Date posted: 18 December 2015
In a South Australian first, one of the world’s largest flowers – known for a stench likened to rotting flesh – looks likely to bloom at Mount Lofty Botanic Garden in the next fortnight.
The Titan arum (Amorphophallus titanum) – found in the rainforests of Sumatra – is commonly known as the Corpse Flower, and it can grow up to three metres tall.
The flower’s height, combined with a giant yellow phallic spike (spadix), burgundy upturned skirt (spathe) and that nauseating smell, has turned the Titan arum into a rockstar of the plant world, and a major boon for any botanic gardens who manage to get the endangered plant to flower.
Horticultural Curator of Plant Propagation Matt Coulter said the Gardens sourced the seed through a donation in 2006 and the prospect of a flowering event in SA was thrilling.
“The Titan Arum is notoriously difficult to cultivate and even in optimum conditions it can take seven years for the plant to flower from seed,” Mr Coulter said.
“At the moment it’s a day-by-day inspection, but once the spathe starts to grow vigorously we’ll know we have about a week until it flowers.
“The anticipation here is high and if it flowers the public will have roughly 48 hours to see and smell it in all its glory, before it collapses in on itself in a heap!”
Botanic Gardens acting director Janice Goodwins said to have a Titan arum – which are threatened by deforestation in the wild – set to bloom is a credit to the Gardens’ passionate, persistent and expert staff.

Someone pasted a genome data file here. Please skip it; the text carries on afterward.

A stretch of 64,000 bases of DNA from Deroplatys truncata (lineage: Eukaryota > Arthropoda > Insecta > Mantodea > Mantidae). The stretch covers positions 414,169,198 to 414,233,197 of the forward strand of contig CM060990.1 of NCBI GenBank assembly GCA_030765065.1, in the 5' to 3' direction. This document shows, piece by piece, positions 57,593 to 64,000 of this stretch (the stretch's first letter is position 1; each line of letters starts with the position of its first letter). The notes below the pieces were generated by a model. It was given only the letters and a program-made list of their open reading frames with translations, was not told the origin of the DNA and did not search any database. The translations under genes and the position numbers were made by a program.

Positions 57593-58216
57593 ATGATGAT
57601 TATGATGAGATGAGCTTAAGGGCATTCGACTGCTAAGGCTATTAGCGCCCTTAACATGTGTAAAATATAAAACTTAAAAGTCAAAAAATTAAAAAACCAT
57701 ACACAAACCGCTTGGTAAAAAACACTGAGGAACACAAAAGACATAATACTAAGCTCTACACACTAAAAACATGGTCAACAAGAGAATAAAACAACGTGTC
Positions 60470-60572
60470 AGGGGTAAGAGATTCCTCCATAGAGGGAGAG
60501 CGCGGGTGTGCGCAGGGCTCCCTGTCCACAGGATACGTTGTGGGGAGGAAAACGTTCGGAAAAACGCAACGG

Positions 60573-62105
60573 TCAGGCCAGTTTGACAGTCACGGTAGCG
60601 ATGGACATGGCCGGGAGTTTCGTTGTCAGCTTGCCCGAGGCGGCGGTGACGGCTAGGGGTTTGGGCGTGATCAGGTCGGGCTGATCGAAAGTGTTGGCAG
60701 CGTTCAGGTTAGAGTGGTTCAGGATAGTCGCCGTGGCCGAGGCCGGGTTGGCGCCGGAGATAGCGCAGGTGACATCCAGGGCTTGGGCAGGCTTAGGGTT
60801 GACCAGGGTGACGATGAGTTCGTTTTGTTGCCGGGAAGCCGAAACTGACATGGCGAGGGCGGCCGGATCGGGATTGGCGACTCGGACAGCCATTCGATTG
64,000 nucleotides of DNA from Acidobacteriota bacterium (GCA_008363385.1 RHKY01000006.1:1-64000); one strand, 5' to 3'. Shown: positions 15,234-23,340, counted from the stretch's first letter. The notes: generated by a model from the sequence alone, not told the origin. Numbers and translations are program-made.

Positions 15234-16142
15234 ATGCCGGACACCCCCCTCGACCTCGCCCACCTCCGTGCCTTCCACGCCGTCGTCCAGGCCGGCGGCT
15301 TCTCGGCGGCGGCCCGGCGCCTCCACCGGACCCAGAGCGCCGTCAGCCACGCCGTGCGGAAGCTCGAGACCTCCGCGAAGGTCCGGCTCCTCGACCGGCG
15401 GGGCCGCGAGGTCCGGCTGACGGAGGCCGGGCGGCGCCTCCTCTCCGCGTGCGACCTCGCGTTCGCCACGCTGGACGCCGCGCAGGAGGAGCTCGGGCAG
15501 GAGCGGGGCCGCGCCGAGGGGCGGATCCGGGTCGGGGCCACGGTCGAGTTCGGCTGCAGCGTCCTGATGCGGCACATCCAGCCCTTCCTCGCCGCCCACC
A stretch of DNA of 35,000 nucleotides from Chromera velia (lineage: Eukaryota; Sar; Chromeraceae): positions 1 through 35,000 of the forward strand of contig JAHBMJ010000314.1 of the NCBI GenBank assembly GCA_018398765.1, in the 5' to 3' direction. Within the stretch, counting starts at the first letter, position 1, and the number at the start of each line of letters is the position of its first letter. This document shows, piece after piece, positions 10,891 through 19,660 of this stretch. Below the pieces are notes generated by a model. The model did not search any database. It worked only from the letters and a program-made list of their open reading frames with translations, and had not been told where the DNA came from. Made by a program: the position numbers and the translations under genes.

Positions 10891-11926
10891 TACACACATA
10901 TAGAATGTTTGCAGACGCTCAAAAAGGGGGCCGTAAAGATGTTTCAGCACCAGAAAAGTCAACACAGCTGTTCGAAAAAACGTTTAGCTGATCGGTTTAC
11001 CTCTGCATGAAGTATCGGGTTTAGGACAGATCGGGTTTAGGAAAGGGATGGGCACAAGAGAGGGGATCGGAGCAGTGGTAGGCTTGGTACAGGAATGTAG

“The Titan arum really is one of the world’s most fascinating plants, and we’re ecstatic the South Australian public will likely have the opportunity to see it,” Ms Goodwins said.
“Visitors will gain an appreciation of the wonder of nature, and for the important work being done by botanic gardens to help conserve vulnerable plants around the world.”
Mr Coulter and Botanic Gardens staff are monitoring the plant’s progress daily and plans are in place to open Mount Lofty Botanic Garden’s Nursery to the public for the SA first. The nursery isn't open to the public during normal operating hours.
Subscribe to the Gardens’ e-newsletter at to be the first to know when the Titan arum might flower and how you can see it, and stay tuned to our Facebook page for developments on its progress.